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Root water uptake efficiency under ultra-high irrigation frequency
Year:
2006
Source of publication :
Plant and Soil
Authors :
Ben-Gal, Alon
;
.
Segal, Eran
;
.
Volume :
282
Co-Authors:
Segal, E., Faculty of Agricultural, Food and Environmental Quality Sciences, Hebrew University of Jerusalem, P.O. Box 12, 76100, Rehovot, Israel
Ben-Gal, A., Agricultural Research Organization, Gilat Research Center, 85280, Mobile Post Negev, Israel
Shani, U., Faculty of Agricultural, Food and Environmental Quality Sciences, Hebrew University of Jerusalem, P.O. Box 12, 76100, Rehovot, Israel
Facilitators :
From page:
333
To page:
341
(
Total pages:
9
)
Abstract:
We investigated the hypothesis that continuous water application allows favorable and steady water content and hydraulic conductivity in the root zone, thus enabling higher water potential in the soil-root interface (ψroot). Elevated ψroot increases transpiration (T) and prevents yield loss due to stomatal closure or to low root osmotic potential that develops in response to low ψroot. We assume further, that the advantage of continuous water application is more pronounced for young plants, where water uptake per root length and competition on resources in the root system is higher. We investigated this hypothesis by examining the average water content of the root zone and T as a function of time for sunflowers grown under varied irrigation frequencies experimentally and in a modeled simulations, and by solving for the necessary effective root length and ψroot for each case. High frequency water application was shown to positively affect root water uptake efficiency and yield, especially when plants were young. Irrigation frequency affected growth through the water content in the bulk soil (θsoil) which in turn affects ψroot. A low θsoil and coupled low hydraulic conductivity decreased T and yield. Moreover, a decreased θsoil caused low ψroot, inefficient allocation of energy and carbohydrates and eventual yield loss. It was likely that these phenomena were more pronounced with young plants due to higher water uptake per root length. © Springer 2006.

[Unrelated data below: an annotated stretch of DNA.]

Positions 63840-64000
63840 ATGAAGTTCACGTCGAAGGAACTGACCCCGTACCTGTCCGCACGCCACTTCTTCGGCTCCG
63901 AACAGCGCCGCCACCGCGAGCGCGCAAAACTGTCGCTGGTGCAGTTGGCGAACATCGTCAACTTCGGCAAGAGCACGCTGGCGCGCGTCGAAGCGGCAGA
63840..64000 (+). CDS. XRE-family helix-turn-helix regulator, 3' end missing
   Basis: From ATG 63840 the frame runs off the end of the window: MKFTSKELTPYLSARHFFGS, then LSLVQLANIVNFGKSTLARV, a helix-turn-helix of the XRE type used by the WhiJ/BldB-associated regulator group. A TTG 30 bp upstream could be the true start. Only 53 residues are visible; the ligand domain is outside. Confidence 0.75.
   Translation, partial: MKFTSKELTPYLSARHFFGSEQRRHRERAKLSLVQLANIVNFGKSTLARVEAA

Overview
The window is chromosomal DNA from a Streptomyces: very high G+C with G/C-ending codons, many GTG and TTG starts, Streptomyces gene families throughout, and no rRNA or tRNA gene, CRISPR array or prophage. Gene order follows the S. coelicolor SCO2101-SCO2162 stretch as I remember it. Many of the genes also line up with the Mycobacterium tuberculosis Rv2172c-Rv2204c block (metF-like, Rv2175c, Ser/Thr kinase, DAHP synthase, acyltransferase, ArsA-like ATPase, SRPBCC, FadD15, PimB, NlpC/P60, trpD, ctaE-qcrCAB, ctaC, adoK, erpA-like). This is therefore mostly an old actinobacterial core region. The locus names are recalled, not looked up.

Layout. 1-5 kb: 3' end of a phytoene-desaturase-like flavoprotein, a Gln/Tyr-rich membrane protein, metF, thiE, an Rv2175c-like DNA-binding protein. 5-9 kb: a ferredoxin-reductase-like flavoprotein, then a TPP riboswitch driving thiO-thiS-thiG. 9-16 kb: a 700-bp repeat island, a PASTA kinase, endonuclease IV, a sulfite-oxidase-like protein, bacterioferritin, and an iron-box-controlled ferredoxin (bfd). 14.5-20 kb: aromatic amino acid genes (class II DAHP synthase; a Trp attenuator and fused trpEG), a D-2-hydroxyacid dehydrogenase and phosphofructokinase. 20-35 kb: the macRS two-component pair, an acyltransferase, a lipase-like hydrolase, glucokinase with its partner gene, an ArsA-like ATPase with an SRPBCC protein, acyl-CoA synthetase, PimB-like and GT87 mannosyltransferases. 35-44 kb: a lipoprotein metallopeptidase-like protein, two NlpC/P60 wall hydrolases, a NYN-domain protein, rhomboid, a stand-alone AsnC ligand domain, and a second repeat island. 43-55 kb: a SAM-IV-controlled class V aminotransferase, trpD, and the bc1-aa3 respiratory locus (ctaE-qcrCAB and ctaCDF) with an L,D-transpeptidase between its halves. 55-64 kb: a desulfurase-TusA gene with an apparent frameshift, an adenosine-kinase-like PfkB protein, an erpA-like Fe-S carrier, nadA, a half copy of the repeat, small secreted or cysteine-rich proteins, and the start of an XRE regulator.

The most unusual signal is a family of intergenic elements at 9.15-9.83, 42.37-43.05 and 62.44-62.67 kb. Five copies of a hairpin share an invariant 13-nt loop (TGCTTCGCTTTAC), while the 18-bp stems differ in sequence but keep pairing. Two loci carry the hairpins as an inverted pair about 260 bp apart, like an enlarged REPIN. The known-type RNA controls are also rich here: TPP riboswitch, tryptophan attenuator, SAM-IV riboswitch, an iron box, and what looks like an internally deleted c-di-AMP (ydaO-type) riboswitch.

Note:
Related Files :
angiosperm
Helianthus
irrigation
rhizosphere
roots
soil
transpiration
Water uptake
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Related Content
More details
DOI :
10.1007/s11104-006-0003-6
Article number:
Affiliations:
Database:
Scopus
Publication Type:
article
;
.
Language:
English
Editors' remarks:
ID:
19997
Last updated date:
02/03/2022 17:27
Creation date:
16/04/2018 23:33
Scientific Publication
Root water uptake efficiency under ultra-high irrigation frequency
282
Segal, E., Faculty of Agricultural, Food and Environmental Quality Sciences, Hebrew University of Jerusalem, P.O. Box 12, 76100, Rehovot, Israel
Ben-Gal, A., Agricultural Research Organization, Gilat Research Center, 85280, Mobile Post Negev, Israel
Shani, U., Faculty of Agricultural, Food and Environmental Quality Sciences, Hebrew University of Jerusalem, P.O. Box 12, 76100, Rehovot, Israel
Root water uptake efficiency under ultra-high irrigation frequency
We investigated the hypothesis that continuous water application allows favorable and steady water content and hydraulic conductivity in the root zone, thus enabling higher water potential in the soil-root interface (ψroot). Elevated ψroot increases transpiration (T) and prevents yield loss due to stomatal closure or to low root osmotic potential that develops in response to low ψroot. We assume further, that the advantage of continuous water application is more pronounced for young plants, where water uptake per root length and competition on resources in the root system is higher. We investigated this hypothesis by examining the average water content of the root zone and T as a function of time for sunflowers grown under varied irrigation frequencies experimentally and in a modeled simulations, and by solving for the necessary effective root length and ψroot for each case. High frequency water application was shown to positively affect root water uptake efficiency and yield, especially when plants were young. Irrigation frequency affected growth through the water content in the bulk soil (θsoil) which in turn affects ψroot. A low θsoil and coupled low hydraulic conductivity decreased T and yield. Moreover, a decreased θsoil caused low ψroot, inefficient allocation of energy and carbohydrates and eventual yield loss. It was likely that these phenomena were more pronounced with young plants due to higher water uptake per root length. © Springer 2006.
Scientific Publication
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